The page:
Want a PO box in Grand County? You might have to wait
February 14, 2019
When longtime Fraser Valley resident John Hartlauer moved to Granby late last year, he encountered an issue that many new transplants to the area face: a long wait list for a post office box in his town.
"I purchased a house in Granby, went down to the local post office to transfer mail service from Fraser to Granby," Hartlauer explained. "They put me on a waiting list."
Hartlauer said he applied for his box last year. After initially talking to Hartlauer in late January, when he was still waiting for his new PO box, Hartlauer was officially assigned to a box at the Granby Post Office earlier this week. It took roughly 60 days between his initial application for a new box and when he received it.
The problem that Hartlauer experienced is not unique to him nor the Granby Post Office.
While there are no wait times at post offices in Winter Park, Fraser or Kremmling, Tabernash residents also typically experience lengthy wait times to receive a box. New Grand Lake residents also sometimes encounter brief wait times before receiving post office boxes, though not always.
Local resident Billie Jean Andrade moved to Granby last March and immediately sought a post office box for herself at the Granby Post Office. After waiting more than a month, but still having received no box assignment, Andrade chose to withdraw her application and instead now receives her mail at the post office box of her children, who also reside in Granby.
"We tried to get it right away," Andrade said. "But about a month later, I gave up."
The underlying issues that create the lengthy wait times for box assignments in many Grand County communities are systemic and involve multiple factors, including the number of available boxes and influxes of seasonal workers and residents.
"Delays in obtaining a post office box are impacted by supply and demand," explained Marcela Rivera, spokesperson for the U.S. Postal Service. "A wait list can occur in any area where there is greater demand than supply, much like any other business or service. Larger cities that experience rapid growth may also experience a wait list for PO boxes."
Rivera said the U.S. Postal Service does not compile data on average wait times for customers on PO Box waiting lists and was unable to comment on that particular subject.
According to Rivera, the Granby Post Office is exploring the possibility of increasing the total number of boxes by reissuing abandoned boxes and through an expansion of the existing post office box section.
"If there is overwhelming demand, management may conduct a review to consider acquiring additional boxes if the building space allows," Rivera stated.
If experiencing lengthy wait times for a box, however, local residents can still receive their mail at the post office through general delivery. It is intended primarily as a temporary means of delivery when boxes are unavailable, according to Rivera. Customers may go to the post office during operating hours, present a valid ID and obtain their mail. Senders would simply write "general delivery" in spot of a post office box number, along with the city and zip code, on an envelope or parcel.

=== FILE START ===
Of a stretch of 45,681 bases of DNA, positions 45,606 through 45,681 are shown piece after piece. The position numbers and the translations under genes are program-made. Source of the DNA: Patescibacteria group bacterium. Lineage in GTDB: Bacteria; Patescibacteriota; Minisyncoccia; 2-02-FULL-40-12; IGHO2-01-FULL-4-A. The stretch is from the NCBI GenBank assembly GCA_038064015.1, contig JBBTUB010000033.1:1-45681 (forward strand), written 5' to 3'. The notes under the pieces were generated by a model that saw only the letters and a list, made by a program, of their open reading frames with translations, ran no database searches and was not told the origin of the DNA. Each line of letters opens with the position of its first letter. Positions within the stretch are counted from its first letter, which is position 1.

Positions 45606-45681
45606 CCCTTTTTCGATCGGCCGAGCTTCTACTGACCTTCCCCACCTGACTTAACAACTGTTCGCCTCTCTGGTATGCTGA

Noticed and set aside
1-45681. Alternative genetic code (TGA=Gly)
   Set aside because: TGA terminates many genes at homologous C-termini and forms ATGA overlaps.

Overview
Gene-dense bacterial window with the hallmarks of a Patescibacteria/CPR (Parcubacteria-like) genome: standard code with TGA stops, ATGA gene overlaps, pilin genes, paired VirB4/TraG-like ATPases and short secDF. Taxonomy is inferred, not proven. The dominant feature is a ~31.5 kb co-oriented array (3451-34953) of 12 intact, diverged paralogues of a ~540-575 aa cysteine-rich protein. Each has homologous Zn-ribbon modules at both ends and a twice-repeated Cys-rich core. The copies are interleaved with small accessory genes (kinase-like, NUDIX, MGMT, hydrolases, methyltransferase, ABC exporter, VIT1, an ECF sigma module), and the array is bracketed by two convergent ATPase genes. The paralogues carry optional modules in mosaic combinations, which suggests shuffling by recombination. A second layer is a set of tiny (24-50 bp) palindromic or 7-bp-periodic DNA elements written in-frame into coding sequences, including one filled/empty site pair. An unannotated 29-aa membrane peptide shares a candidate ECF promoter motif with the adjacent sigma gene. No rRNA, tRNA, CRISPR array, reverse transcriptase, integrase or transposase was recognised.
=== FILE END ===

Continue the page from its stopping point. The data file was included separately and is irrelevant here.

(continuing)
Issues about post office box wait times are also lingering in the minds of Granby town officials.
With several new housing developments in the works, including the already approved Smith Creek Crossing development, town officials are expecting a steady influx of new residents over the next few years.
Granby Mayor Paul Chavoustie said he personally expects the town to grow by roughly 75 new residents each year for the next several years.
"We are very concerned, as is everyone, about the lack of post office boxes," Chavoustie said. "So far, we have written two letters to the postmaster general in Denver but have not had any response yet."
Chavoustie praised the efforts of Granby's Postal Service workers and said he felt they were not receiving the necessary support from the larger U.S. Postal Service.
"Our local people are doing a great job, but they are overburdened and don't have the capacity," he said. "They are not getting the support they deserve."
The town of Granby, however, has no formal authority over the operations of the Granby Post Office and could only make requests. Chavoustie said the town has also written a letter to Amazon.com, Inc. asking them to transition back to home delivery service in Granby, as opposed to delivery and pickup at the Granby Post Office.
"We are requesting they return to home delivery as they were doing in the past," Chavoustie said. "Sometimes they have 150 to 200 Amazon boxes a day coming into the Granby Post Office."
According to Chavoustie, Amazon has previously received and approved similar requests from small communities whose postal service became overburdened by Amazon deliveries.
"A lot of things that look like problems can actually be opportunities," Chavoustie said. "I think there is a really big opportunity for somebody to do something like Mail Boxes Etc. here."